While some argue that a $15 minimum wage isn’t going far enough?—?especially by the time we reach 2026?—?this initiative’s passage signifies more than just a wage increase. It demonstrates the popularity of policies that stand to benefit the working-class majority across the ideological spectrum, and shows Florida workers are motivated to organize around issues that are pertinent to their material conditions. As Floyd puts it, ?“This could bode well for future labor victories, as I am hopeful that politicians will see that workers rights is a winning issue, and take action accordingly.”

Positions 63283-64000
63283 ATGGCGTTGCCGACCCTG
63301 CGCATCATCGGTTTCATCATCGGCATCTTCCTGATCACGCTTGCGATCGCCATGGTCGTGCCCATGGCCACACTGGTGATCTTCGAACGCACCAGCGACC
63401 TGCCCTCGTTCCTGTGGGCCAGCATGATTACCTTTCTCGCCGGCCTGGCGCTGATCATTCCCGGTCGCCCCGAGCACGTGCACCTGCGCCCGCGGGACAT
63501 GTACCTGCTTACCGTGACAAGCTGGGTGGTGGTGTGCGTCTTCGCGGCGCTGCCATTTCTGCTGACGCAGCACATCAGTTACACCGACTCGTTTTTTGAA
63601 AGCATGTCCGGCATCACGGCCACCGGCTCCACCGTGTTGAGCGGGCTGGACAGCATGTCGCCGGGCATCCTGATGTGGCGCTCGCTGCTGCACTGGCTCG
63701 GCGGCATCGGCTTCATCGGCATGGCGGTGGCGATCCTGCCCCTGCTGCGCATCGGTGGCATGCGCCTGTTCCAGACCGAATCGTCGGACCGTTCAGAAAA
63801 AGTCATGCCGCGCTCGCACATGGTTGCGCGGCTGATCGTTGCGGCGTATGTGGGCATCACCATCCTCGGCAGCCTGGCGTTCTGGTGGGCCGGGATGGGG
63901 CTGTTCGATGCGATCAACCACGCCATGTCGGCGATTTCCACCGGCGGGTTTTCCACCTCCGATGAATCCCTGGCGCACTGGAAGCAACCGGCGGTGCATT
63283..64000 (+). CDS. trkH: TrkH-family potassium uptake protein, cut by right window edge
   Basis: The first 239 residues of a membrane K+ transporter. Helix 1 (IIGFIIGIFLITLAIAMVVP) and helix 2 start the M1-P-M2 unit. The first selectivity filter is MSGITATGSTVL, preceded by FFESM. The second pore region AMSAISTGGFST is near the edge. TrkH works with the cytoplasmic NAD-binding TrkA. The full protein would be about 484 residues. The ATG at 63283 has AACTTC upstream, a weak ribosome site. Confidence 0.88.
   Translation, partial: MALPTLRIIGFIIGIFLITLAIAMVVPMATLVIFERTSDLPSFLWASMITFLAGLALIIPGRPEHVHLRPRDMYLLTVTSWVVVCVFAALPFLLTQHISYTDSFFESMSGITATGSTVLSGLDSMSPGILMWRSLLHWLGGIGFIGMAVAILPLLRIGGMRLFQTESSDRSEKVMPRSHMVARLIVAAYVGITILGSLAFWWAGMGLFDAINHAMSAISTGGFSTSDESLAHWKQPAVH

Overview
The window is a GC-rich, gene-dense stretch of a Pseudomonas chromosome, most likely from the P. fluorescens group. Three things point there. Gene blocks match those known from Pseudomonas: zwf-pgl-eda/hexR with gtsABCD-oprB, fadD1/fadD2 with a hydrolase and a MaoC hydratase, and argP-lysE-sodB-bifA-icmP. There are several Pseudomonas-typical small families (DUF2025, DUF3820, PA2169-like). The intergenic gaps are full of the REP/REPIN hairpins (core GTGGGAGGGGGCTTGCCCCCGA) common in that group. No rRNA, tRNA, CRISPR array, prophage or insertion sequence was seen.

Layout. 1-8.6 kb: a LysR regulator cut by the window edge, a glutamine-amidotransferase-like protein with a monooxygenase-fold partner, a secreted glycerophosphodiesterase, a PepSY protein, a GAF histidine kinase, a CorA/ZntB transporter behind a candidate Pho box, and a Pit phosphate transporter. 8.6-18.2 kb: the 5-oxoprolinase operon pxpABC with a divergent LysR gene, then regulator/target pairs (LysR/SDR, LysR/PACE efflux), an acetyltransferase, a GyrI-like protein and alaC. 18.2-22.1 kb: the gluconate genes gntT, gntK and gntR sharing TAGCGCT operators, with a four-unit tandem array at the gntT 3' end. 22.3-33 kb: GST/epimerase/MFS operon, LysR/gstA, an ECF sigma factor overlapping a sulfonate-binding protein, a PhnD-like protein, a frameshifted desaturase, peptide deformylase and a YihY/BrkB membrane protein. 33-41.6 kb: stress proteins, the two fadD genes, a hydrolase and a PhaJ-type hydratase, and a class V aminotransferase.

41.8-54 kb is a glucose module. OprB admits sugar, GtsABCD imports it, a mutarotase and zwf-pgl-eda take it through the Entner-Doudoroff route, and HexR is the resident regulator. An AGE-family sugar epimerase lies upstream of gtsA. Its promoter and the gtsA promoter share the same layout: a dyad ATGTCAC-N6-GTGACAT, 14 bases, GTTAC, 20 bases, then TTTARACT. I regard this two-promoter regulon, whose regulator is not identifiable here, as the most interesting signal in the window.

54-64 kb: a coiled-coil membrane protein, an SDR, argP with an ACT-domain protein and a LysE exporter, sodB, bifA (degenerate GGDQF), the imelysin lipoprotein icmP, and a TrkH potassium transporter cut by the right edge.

This blog originally appeared at In These Times on November 13, 2020. Reprinted with permission.
About the Author: Mckenna Schueler is a freelance writer based in Tampa, Florida. She is an avid reader and consumer of podcasts who writes about local news, politics, and mental health. She has had work published in Creative Loafing Tampa Bay, Orlando Weekly, the Health at Every Size® blog, and McSweeney’s Internet Tendency. You can find her on Twitter @SheCarriesOn.